5 billion cases by Sept 2016

...and 40 billion cases by December 2016. Beware exponential extrapolation.

This joke maybe good in any other site but not on Lesswrong which is based on idea of unlimited AI self-improving. Of cause Ebola will end it exponential growth - I just interested to know how and when. Will it burn out in Africa, or we get herd immunity after 100 million victims, or effective vaccine will be created, or we will nuke all places with Ebola?

This joke maybe good in any other site but not on Lesswrong which is based on idea of unlimited AI self-improving.

Some people here, including the founder, believe that recursive AI self-improvement is a realistic possibility, but I'm pretty sure that even the most hardcore believers acknowledge that there are physical limits, and that you can't just expect an exponential function to be a good fit for a trend when you get close to the limit.

The basic function you should be looking for modelling this kind of phenomena is the logistic function. It's the basic model for phenomena that include both positive feedback mechanisms (e.g. self-replication) and negative feedback mechanisms (e.g. resource constraints).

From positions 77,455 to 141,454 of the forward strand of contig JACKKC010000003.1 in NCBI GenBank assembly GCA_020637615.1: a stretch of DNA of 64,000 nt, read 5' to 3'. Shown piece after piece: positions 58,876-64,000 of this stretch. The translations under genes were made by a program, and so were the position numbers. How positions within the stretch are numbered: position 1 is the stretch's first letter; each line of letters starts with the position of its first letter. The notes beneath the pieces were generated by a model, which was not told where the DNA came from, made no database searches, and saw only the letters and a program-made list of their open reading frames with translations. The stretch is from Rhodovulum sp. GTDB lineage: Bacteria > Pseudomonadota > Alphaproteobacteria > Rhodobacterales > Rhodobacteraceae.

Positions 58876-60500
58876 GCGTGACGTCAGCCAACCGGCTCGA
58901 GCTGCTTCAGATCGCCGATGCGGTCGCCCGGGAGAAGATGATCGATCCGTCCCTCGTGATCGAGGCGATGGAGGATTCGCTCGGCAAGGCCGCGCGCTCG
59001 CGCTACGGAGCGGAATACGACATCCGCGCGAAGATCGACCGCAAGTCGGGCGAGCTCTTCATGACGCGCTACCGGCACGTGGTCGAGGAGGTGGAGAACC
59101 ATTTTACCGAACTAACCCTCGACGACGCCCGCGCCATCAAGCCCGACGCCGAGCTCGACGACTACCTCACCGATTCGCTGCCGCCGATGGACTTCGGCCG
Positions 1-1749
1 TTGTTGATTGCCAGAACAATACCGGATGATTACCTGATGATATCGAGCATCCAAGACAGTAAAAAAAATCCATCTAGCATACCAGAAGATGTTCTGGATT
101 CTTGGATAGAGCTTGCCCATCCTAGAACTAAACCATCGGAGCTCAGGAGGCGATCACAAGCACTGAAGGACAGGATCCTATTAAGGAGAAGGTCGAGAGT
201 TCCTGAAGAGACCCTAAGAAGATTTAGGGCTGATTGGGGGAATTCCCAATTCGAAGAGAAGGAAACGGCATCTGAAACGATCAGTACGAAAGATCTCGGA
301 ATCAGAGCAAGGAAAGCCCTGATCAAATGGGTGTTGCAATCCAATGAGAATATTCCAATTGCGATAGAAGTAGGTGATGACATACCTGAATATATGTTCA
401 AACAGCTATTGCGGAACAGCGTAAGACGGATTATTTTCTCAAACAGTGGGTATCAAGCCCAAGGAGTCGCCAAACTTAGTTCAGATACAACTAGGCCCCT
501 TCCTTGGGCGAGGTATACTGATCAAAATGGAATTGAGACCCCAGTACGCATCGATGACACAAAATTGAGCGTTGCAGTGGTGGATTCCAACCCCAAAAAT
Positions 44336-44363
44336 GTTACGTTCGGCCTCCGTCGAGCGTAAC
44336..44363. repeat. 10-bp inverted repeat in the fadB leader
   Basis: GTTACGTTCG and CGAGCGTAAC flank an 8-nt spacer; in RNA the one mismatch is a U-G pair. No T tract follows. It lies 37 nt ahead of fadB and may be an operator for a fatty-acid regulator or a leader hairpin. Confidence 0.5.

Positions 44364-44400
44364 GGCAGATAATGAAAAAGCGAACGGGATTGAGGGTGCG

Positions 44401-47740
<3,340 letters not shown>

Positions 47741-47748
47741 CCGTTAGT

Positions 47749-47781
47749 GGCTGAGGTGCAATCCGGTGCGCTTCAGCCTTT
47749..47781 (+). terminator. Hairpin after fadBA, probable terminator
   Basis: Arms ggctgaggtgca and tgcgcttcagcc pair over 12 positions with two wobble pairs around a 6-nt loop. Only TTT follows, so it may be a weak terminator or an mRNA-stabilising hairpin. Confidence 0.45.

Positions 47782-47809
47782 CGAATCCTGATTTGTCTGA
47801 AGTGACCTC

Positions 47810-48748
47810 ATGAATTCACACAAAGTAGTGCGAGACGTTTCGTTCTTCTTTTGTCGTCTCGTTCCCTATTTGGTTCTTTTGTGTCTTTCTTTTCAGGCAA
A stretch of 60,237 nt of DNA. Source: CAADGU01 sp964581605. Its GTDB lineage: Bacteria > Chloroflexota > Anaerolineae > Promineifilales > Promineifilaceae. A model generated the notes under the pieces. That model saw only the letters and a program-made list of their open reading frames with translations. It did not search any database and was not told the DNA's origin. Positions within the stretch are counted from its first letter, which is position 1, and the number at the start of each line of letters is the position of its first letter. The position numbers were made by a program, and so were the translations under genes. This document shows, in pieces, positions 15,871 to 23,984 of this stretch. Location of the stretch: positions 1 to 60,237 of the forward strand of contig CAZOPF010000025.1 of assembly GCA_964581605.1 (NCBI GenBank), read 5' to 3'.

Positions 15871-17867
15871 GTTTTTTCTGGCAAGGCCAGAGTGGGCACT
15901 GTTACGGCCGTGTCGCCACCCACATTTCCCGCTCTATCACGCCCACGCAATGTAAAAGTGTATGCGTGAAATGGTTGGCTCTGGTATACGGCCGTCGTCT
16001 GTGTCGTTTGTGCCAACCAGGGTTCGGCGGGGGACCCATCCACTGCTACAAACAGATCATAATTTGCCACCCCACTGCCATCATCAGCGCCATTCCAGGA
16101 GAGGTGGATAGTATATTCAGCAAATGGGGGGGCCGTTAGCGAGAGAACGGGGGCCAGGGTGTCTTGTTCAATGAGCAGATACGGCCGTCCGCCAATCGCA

If you look at the graph of the logistic function, you may notice that initially, when positive feedback is dominant, it very closely resembles an exponential, then it becomes about linear around the middle point and then, negative feedback is dominant, it becomes close to a negative exponential.

If a disease had a constant basic reproduction number , and it could infect anyone, and infected people never died because of the infection and remained infectious for life, then the prevalence of the disease over time would be well approximated by a logistic function, with the world population size as the supremum value (the "capacity").